Looking at Toto or Kansas: the tyranny of film versus top-down cognition

When you watch a film, who decides what part of a scene you look at, is it you or the director? The latter is known as the "Tyranny of film", with some directors believing that they have total power over the audience's gaze. But is this really the case? A recent article in the journal Cognitive Research: Principles and Implications explored this question using eye tracking technology and the opening scene of Orson Welles’ Touch of Evil.

This post was written by Stephan Lewandowsky and originally posted on the Psychonomic Society’s blog.

What are your favorite, best-ever movie quotes? Is it “I’ll have what she’s having”? Or “Toto, I’ve a feeling we’re not in Kansas anymore”? What about “This is the beginning of a beautiful friendship”? If you are unsure, here is a list of the best 100 movie quotes of all time according to Hollywood.

But movies are not just about the lines and the scripts, even though we have considered their importance in two previous posts here and here. After all, the movies are called movies because they contain lots of moving things. To a cognitive scientist, the most interesting moving things may not be the pictures themselves but the eyes of the audience.

Where do we look while watching a movie? And how does where we look affect our comprehension of a movie and vice versa? If we don’t look at Humphrey Bogart, do we still reckon his friendship with Claude Rains will be beautiful? If we already know that Toto is no longer in Kansas, do we still look at the furry little dog on the screen?

recent article in the Psychonomic Society’s journal Cognitive Research: Principles and Implications explored those types of questions. Answers to those questions are not just of psychological interest, but they also address a long-standing controversy among movie directors and cinematic theorists.

Some directors believe that they have the power to make their audience look exactly where they want them to look. Steven Spielberg once noted that “… if we were watching a tennis match, you’d see that perfect synchronicity of heads going left-right, leftright. The same thing in a movie theatre, when the … audience is galvanised, … all watching the same things, all knowing where to look at the exact same time.” This is often called the “Tyranny of Film.”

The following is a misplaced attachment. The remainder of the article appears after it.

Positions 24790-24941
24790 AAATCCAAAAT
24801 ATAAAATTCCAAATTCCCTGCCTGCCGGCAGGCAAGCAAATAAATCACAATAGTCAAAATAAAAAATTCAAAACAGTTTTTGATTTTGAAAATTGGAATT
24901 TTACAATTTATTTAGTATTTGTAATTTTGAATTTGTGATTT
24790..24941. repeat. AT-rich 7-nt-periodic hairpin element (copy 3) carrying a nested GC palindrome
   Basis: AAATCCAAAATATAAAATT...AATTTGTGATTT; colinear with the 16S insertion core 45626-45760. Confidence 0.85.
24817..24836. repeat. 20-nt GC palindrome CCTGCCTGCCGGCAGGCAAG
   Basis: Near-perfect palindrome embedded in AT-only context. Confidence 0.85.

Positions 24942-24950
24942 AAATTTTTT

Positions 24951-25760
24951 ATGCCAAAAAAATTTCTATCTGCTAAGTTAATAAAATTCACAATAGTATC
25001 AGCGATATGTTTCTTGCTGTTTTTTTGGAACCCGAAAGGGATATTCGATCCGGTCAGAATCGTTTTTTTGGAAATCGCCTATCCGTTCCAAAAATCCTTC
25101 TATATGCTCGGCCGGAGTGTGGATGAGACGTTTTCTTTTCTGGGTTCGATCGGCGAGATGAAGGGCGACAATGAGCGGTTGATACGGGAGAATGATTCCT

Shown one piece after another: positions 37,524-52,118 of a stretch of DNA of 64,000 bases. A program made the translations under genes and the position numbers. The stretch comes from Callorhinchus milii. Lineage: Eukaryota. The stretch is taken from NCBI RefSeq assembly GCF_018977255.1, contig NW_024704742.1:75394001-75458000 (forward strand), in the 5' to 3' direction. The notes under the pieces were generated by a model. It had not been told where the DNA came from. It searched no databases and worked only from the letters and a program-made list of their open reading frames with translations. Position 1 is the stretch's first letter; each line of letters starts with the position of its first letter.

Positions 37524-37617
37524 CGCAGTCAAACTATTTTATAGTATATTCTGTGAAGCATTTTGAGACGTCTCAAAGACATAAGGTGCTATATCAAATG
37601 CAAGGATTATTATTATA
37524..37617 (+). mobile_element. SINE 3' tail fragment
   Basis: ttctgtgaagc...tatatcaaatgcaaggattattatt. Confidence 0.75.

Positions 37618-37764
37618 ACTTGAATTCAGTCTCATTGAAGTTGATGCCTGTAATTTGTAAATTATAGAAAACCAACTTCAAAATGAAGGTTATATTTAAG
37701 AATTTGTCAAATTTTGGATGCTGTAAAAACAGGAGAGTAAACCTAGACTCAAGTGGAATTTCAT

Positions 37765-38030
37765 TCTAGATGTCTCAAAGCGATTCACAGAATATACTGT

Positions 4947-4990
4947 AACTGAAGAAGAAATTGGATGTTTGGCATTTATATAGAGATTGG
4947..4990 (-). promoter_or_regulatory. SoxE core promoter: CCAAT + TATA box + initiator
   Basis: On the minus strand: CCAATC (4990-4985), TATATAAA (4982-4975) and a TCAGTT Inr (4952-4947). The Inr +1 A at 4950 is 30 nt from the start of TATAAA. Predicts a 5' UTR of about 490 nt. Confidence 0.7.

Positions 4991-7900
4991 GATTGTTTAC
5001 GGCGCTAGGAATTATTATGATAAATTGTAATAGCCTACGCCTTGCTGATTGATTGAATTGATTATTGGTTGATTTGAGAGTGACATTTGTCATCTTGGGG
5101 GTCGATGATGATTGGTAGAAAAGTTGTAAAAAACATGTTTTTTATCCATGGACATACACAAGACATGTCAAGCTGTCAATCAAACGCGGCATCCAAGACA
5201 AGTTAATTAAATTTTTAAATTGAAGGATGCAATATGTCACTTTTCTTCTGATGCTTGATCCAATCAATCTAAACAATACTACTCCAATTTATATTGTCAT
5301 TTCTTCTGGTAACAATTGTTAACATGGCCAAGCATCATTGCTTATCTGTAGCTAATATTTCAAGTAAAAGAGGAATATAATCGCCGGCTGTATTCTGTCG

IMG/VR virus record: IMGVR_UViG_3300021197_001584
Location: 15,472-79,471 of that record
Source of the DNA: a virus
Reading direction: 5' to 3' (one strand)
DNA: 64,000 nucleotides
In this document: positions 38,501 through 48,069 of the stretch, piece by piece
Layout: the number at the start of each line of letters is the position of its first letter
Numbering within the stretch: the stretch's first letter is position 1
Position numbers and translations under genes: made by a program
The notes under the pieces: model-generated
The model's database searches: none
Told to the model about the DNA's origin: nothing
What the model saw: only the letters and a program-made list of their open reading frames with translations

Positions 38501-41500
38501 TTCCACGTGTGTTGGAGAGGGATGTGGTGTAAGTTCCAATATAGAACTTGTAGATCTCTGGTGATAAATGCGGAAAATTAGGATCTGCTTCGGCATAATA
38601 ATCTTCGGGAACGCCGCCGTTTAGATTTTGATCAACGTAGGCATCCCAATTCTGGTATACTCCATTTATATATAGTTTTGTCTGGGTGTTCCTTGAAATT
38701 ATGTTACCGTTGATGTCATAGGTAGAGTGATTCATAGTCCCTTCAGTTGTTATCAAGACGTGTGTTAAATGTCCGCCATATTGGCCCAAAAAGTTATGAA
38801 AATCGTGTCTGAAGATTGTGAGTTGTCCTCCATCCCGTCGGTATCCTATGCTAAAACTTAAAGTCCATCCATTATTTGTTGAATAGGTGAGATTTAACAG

By contrast, other filmmakers believe that each viewer sees and understands a different film. For example, Quentin Tarantino once said that “If a million people see my movie, I hope they see a million different movies.”

Researchers John Hutson, Tim Smith, Joseph Magliano and Lester Loschky were particularly interested in how viewers’ seeing—that is, their eye-movements—is affected by “top-down” processes such as the viewers’ task, and the viewers’ mental model of the scene.

To examine the role of top-down processes requires a film clip that is not highly structured and rapidly edited, but that leaves some room for visual exploration both in terms of the length in between cuts and the amount of content in each shot. Hutson and colleagues used one of the most famous long scenes in film history, namely the opening of Orson Welles’ Touch of Evil. This shot is more than 3 minutes long and depicts events at a Mexico-USA border crossing in the 1950s. To make sense of the remainder of this post you would probably want to watch the clip:

This famous shot has been cited by film theorists as forcing the viewer to “… exercise at least a minimum personal choice. It is from his attention and his will that the meaning of the image in part derives.” If you watch this clip, you will notice how the car—which the viewer knows to contain a ticking bomb—occasionally leaves the frame, moving ahead of the walking couple, before it has to stop for traffic or animals on the road and thus re-appears again in our field of view. Because we expect the bomb to go off at any moment, this teasing disappearance and appearance of the car not only creates considerable suspense but it also means that we would likely be looking at the car whenever we get a chance. But what if we didn’t know about the bomb because the first few seconds of the clip were missing? Where would we look?